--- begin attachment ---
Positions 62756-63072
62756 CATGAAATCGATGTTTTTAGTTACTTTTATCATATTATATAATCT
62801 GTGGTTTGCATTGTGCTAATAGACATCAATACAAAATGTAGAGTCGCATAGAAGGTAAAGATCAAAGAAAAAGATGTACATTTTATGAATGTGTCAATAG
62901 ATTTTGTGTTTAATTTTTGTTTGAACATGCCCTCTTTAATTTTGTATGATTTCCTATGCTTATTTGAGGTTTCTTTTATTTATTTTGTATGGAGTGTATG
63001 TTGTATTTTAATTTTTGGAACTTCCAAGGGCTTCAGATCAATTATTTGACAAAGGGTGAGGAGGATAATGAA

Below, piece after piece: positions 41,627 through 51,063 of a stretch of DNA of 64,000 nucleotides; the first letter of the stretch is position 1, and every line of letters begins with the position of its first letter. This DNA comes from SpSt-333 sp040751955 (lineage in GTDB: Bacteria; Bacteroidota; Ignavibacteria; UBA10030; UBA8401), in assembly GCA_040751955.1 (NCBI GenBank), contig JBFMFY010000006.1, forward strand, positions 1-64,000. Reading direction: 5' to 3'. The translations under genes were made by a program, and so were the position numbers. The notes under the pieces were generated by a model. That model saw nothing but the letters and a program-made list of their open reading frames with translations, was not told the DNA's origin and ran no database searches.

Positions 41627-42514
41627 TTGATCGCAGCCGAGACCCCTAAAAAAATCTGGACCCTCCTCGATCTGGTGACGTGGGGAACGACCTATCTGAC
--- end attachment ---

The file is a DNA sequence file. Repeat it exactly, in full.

Positions 62756-63072
62756 CATGAAATCGATGTTTTTAGTTACTTTTATCATATTATATAATCT
62801 GTGGTTTGCATTGTGCTAATAGACATCAATACAAAATGTAGAGTCGCATAGAAGGTAAAGATCAAAGAAAAAGATGTACATTTTATGAATGTGTCAATAG
62901 ATTTTGTGTTTAATTTTTGTTTGAACATGCCCTCTTTAATTTTGTATGATTTCCTATGCTTATTTGAGGTTTCTTTTATTTATTTTGTATGGAGTGTATG
63001 TTGTATTTTAATTTTTGGAACTTCCAAGGGCTTCAGATCAATTATTTGACAAAGGGTGAGGAGGATAATGAA

Below, piece after piece: positions 41,627 through 51,063 of a stretch of DNA of 64,000 nucleotides; the first letter of the stretch is position 1, and every line of letters begins with the position of its first letter. This DNA comes from SpSt-333 sp040751955 (lineage in GTDB: Bacteria; Bacteroidota; Ignavibacteria; UBA10030; UBA8401), in assembly GCA_040751955.1 (NCBI GenBank), contig JBFMFY010000006.1, forward strand, positions 1-64,000. Reading direction: 5' to 3'. The translations under genes were made by a program, and so were the position numbers. The notes under the pieces were generated by a model. That model saw nothing but the letters and a program-made list of their open reading frames with translations, was not told the DNA's origin and ran no database searches.

Positions 41627-42514
41627 TTGATCGCAGCCGAGACCCCTAAAAAAATCTGGACCCTCCTCGATCTGGTGACGTGGGGAACGACCTATCTGAC